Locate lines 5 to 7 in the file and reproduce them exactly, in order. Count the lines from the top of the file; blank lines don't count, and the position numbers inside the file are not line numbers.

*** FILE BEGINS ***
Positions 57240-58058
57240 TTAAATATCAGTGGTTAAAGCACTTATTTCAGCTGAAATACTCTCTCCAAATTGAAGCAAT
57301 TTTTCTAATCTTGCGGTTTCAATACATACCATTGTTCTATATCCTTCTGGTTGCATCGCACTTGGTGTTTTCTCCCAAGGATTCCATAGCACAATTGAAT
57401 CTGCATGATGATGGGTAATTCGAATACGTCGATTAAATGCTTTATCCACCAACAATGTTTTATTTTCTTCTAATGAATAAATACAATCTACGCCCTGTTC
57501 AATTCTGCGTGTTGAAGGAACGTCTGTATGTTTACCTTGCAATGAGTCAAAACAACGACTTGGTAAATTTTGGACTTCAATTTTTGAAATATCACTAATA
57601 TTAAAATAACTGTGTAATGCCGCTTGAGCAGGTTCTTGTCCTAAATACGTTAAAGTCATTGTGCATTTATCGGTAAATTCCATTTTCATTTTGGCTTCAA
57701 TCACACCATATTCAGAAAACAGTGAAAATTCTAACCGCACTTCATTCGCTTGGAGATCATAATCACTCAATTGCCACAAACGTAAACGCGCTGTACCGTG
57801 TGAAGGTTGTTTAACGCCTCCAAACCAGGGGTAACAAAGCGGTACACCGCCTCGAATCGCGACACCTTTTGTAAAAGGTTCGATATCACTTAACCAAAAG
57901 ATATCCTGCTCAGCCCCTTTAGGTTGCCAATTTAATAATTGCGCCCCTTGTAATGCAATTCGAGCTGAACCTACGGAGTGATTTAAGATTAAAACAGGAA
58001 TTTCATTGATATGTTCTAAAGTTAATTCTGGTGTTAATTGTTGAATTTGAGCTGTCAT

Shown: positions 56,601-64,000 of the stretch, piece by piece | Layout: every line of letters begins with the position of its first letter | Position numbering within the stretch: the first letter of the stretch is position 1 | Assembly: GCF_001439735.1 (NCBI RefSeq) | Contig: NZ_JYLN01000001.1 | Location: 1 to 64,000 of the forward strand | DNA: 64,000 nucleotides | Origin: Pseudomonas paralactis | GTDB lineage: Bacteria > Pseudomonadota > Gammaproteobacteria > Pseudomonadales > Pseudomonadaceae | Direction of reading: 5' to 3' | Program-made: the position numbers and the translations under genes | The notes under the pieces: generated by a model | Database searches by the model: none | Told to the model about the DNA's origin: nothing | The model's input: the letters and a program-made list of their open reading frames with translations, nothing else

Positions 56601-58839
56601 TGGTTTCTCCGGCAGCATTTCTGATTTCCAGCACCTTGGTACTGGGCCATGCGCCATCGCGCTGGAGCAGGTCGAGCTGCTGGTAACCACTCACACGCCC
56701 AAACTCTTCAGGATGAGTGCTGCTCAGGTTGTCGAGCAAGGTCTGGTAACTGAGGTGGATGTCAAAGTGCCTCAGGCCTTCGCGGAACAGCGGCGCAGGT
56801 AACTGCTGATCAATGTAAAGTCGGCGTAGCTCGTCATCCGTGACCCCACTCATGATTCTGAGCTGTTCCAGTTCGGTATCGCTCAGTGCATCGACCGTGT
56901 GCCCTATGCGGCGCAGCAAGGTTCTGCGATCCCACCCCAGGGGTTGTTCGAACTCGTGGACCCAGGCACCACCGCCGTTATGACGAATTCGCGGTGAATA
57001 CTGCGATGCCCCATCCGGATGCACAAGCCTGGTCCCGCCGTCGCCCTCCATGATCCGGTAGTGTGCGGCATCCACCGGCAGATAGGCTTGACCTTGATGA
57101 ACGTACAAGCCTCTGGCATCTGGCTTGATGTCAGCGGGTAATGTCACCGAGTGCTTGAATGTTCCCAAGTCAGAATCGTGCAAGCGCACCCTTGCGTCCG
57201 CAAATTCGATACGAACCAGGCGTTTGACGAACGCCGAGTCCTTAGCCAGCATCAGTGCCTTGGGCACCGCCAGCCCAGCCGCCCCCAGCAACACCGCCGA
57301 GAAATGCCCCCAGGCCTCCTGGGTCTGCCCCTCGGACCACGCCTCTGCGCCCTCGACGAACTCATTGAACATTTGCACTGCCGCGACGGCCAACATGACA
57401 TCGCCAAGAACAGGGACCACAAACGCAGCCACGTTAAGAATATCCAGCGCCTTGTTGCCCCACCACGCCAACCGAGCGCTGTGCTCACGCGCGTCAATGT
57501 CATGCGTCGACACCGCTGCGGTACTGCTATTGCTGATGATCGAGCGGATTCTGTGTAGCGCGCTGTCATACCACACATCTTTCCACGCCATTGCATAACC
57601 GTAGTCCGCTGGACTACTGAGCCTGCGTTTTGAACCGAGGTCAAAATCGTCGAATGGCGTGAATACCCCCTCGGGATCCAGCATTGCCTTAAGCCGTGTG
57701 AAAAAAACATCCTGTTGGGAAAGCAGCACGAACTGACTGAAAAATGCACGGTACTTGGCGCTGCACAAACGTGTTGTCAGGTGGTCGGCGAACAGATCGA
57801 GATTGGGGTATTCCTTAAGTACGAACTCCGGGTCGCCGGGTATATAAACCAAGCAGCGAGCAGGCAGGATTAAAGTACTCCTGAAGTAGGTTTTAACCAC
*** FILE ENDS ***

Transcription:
57501 AATTCTGCGTGTTGAAGGAACGTCTGTATGTTTACCTTGCAATGAGTCAAAACAACGACTTGGTAAATTTTGGACTTCAATTTTTGAAATATCACTAATA
57601 TTAAAATAACTGTGTAATGCCGCTTGAGCAGGTTCTTGTCCTAAATACGTTAAAGTCATTGTGCATTTATCGGTAAATTCCATTTTCATTTTGGCTTCAA
57701 TCACACCATATTCAGAAAACAGTGAAAATTCTAACCGCACTTCATTCGCTTGGAGATCATAATCACTCAATTGCCACAAACGTAAACGCGCTGTACCGTG